/media/silver/VBOXADDITIONS_4.3.10_93012$ ls 32Bit cert VBoxSolarisAdditions.pkg 64Bit OS2 VBoxWindowsAdditions-amd64.exe AUTORUN.INF runasroot.sh VBoxWindowsAdditions.exe autorun.sh VBoxLinuxAdditions.run VBoxWindowsAdditions-x86.exe /media/silver/VBOXADDITIONS_4.3.10_93012$ sudo ./VBoxLinuxAdditions.run [sudo] password for silver: Verifying archive integrity... All good. Uncompressing VirtualBox 4.3.10 Guest Additions for Linux............ VirtualBox Guest Additions installer Copying additional installer modules ... Installing additional modules ... Removing existing VirtualBox DKMS kernel modules ...done. Removing existing VirtualBox non-DKMS kernel modules ...done. Building the VirtualBox Guest Additions kernel modules ...done. Doing non-kernel setup of the Guest Additions ...done. Starting the VirtualBox Guest Additions ...done. Installing the Window System drivers Installing X.Org Server 1.15 modules ...done. Setting up the Window System to use the Guest Additions ...done. You may need to restart the hal service and the Window System (or just restart the guest system) to enable the Guest Additions. Installing graphics libraries and desktop services components ...done.
Note the line
Building the VirtualBox Guest Additions kernel modules ...done.
If it shows done, then virtualbox guest additions are compiled successfully.
Now restart the guest OS.
3. Verify that guest additions are working
After rebooting the OS, the screen resolution of the guest OS should adjust with the window size of virtualbox. Other things like mouse scroller, copy paste from guest to host should also work.
You can verify that the guest additions are loaded with the following command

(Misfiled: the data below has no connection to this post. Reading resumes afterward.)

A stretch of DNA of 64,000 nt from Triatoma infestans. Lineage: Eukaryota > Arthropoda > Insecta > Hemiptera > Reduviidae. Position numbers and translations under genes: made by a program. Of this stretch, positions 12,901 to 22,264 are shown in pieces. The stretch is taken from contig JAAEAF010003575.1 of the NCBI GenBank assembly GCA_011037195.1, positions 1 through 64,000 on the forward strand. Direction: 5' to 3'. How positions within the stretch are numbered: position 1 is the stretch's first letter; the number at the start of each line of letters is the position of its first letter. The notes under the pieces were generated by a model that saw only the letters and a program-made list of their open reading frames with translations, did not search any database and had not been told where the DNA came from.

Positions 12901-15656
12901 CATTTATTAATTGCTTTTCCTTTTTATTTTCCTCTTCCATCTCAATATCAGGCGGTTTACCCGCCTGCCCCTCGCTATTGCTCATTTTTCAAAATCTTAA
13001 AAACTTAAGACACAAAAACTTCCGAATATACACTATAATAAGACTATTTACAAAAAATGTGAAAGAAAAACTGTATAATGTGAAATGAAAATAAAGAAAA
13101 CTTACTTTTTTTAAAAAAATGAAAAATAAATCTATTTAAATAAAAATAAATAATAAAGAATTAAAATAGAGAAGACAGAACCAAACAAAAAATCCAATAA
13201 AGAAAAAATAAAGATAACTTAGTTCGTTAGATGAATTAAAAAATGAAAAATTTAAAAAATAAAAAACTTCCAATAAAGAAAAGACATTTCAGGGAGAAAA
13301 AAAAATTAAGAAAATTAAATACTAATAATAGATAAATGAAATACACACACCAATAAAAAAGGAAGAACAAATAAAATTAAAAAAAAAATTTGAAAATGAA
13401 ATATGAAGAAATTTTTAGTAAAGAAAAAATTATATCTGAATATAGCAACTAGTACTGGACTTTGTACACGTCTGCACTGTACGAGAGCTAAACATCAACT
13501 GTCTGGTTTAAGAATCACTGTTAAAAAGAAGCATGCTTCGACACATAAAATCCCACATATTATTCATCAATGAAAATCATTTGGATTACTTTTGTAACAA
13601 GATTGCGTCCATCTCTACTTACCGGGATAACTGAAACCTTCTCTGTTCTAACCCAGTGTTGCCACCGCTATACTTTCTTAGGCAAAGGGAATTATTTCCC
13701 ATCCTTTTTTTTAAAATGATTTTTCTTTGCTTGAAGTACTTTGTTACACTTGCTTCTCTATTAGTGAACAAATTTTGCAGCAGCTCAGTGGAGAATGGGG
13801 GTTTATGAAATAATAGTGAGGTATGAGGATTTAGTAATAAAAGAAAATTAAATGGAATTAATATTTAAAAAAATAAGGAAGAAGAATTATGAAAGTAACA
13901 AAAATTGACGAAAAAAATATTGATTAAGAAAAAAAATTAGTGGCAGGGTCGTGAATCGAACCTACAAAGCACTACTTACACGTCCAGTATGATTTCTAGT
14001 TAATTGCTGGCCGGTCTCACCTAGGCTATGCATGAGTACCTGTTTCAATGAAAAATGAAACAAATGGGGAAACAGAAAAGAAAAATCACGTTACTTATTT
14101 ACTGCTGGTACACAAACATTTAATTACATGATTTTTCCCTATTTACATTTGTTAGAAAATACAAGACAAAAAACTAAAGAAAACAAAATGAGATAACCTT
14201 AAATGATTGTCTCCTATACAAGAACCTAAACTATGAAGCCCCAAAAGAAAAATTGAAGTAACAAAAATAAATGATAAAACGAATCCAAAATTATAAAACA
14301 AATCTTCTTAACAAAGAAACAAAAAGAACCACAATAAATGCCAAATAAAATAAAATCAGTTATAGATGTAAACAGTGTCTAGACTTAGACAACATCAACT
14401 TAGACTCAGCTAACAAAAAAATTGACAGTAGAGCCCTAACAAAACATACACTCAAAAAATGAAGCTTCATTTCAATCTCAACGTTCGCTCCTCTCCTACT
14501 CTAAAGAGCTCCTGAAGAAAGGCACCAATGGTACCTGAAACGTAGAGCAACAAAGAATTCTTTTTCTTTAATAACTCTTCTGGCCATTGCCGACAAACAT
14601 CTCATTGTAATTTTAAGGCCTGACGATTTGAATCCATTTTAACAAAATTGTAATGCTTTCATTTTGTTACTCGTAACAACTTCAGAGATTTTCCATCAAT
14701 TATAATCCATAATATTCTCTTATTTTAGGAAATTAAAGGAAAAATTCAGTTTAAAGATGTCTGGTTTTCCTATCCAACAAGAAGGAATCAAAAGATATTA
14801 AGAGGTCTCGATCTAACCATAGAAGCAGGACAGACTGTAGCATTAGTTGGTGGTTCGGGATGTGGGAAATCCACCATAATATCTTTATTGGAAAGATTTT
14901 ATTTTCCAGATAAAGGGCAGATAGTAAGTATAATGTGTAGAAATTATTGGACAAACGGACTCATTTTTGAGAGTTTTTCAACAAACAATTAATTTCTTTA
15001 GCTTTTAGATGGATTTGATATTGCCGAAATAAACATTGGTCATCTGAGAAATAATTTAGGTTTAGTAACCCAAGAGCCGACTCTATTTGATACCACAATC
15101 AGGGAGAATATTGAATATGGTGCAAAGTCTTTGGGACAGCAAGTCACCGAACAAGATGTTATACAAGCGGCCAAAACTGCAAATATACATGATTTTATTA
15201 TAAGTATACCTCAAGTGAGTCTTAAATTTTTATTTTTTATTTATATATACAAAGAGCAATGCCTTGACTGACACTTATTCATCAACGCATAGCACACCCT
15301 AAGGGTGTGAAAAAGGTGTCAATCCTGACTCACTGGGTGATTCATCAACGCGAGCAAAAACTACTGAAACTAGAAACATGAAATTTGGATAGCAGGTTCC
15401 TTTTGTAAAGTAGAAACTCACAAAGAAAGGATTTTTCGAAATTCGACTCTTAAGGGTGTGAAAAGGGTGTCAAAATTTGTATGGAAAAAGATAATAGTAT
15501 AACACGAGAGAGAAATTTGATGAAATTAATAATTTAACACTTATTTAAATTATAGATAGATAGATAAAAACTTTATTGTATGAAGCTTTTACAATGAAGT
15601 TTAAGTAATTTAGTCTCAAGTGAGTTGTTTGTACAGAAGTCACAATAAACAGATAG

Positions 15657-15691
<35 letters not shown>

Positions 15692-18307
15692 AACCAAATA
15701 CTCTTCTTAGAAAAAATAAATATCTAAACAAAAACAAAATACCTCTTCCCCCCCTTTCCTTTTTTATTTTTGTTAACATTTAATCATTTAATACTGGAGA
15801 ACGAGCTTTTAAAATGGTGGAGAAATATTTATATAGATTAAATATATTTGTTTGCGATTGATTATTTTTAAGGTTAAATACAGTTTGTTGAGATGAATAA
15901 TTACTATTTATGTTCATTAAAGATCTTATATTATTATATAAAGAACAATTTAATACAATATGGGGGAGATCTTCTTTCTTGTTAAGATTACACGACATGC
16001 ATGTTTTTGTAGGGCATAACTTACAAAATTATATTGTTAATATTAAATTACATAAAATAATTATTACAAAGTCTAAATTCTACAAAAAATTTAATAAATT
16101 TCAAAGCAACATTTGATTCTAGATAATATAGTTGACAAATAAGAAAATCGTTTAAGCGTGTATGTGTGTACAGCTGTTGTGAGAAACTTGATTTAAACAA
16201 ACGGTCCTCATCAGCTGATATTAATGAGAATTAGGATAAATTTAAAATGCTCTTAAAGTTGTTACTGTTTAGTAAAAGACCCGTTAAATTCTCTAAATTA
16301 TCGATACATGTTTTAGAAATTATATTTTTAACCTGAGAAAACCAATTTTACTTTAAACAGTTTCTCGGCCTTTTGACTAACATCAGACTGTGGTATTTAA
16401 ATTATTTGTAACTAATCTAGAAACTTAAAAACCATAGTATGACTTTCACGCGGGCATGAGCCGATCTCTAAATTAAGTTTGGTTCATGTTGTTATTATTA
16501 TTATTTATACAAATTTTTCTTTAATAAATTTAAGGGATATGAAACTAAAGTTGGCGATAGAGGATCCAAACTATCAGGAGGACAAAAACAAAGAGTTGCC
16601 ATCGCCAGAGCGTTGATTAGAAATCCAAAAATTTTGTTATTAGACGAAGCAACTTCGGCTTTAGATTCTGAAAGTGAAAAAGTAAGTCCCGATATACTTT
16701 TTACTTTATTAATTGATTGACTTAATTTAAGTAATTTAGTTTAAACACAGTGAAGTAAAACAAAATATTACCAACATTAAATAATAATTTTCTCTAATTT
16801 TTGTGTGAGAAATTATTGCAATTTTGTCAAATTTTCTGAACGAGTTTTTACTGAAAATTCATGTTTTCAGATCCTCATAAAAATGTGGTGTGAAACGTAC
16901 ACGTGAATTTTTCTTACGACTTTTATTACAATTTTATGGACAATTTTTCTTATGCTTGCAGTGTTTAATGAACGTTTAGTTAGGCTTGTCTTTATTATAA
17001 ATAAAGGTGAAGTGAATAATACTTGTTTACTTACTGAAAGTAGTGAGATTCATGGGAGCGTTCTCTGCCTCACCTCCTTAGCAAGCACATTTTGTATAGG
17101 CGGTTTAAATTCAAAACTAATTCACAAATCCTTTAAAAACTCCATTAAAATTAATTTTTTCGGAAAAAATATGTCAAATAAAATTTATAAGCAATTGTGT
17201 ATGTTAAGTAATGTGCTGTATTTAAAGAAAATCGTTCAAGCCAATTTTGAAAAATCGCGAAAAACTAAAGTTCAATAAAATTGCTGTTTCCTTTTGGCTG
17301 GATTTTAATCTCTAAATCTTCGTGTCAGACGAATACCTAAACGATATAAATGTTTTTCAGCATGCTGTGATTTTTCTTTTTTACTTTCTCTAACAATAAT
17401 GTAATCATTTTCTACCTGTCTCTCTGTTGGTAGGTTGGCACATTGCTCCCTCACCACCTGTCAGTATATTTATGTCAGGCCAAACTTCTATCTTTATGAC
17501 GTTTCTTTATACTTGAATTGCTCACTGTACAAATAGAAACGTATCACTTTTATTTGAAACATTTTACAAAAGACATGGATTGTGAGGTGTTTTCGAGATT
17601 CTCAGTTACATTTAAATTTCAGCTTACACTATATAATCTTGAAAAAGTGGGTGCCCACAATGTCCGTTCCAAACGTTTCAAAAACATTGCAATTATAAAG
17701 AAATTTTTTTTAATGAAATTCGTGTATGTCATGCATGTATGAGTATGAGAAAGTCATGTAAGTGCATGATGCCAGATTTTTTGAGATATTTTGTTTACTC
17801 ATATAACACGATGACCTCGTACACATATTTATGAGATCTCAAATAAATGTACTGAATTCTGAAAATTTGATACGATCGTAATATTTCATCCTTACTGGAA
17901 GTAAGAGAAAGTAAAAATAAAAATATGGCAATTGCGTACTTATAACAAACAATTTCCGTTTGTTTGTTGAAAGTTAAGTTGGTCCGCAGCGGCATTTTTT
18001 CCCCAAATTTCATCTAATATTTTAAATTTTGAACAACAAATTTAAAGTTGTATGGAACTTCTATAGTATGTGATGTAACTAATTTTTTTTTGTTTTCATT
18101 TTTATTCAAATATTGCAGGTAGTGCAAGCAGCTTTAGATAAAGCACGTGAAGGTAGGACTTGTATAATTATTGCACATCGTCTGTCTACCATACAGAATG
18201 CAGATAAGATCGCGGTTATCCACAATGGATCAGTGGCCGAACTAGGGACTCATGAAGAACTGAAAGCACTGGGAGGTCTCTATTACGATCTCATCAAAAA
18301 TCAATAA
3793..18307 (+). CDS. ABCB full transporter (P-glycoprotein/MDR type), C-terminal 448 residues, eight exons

# check loaded modules $ lsmod | grep -io vboxguest vboxguest # check module $ modinfo vboxguest filename: /lib/modules/3.13.0-24-generic/updates/dkms/vboxguest.ko version: 4.3.10 license: GPL description: Oracle VM VirtualBox Guest Additions for Linux Module author: Oracle Corporation ..... $ lsmod | grep -io vboxguest | xargs modinfo | grep -iw version version: 4.3.10
4. Configure Shared folders
After installing guest additions you can share folders across the guest and host OS, allowing each of them to access each other's files. The folder exists on the host OS and is shared to the guest OS. The guest may or may not be given the permission to write to the shared folder.
Click Devices > Shared folder settings on the virtualbox window. Click the plus icon on the right side and select the directory from the host OS that you want to share with the guest OS. If you choose "Make permanent" it becomes a Machine folder, else it is a Transient folder. You also have the option to make it read only, so that the guest OS cannot make modifications to the folder.
Once you have specified the shared directory, its time to mount it inside the guest OS. The list of shared folders would show you the name and path of the shared directory. Note down the name, and mount it using the following command
# create a directory in your home directory $ mkdir shared # mount using the mount command. SHARENAME is the name of the shared directory $ sudo mount -t vboxsf SHARENAME ~/shared # or $ sudo mount.vboxsf SHARENAME ~/shared
You might comes across the following error message - "mount: wrong fs type, bad option".
Or "The program 'mount.vboxsf' is currently not installed."
This error is caused by a bug in VirtualBox due to which /sbin/mount.vboxsf points to a wrong path.
To fix this, you have to use the full path to the mount.vboxsf command
$ sudo /usr/lib/x86_64-linux-gnu/VBoxGuestAdditions/mount.vboxsf SHARENAME ~/shared
The bug will be fixed in upcoming releases of VirtualBox.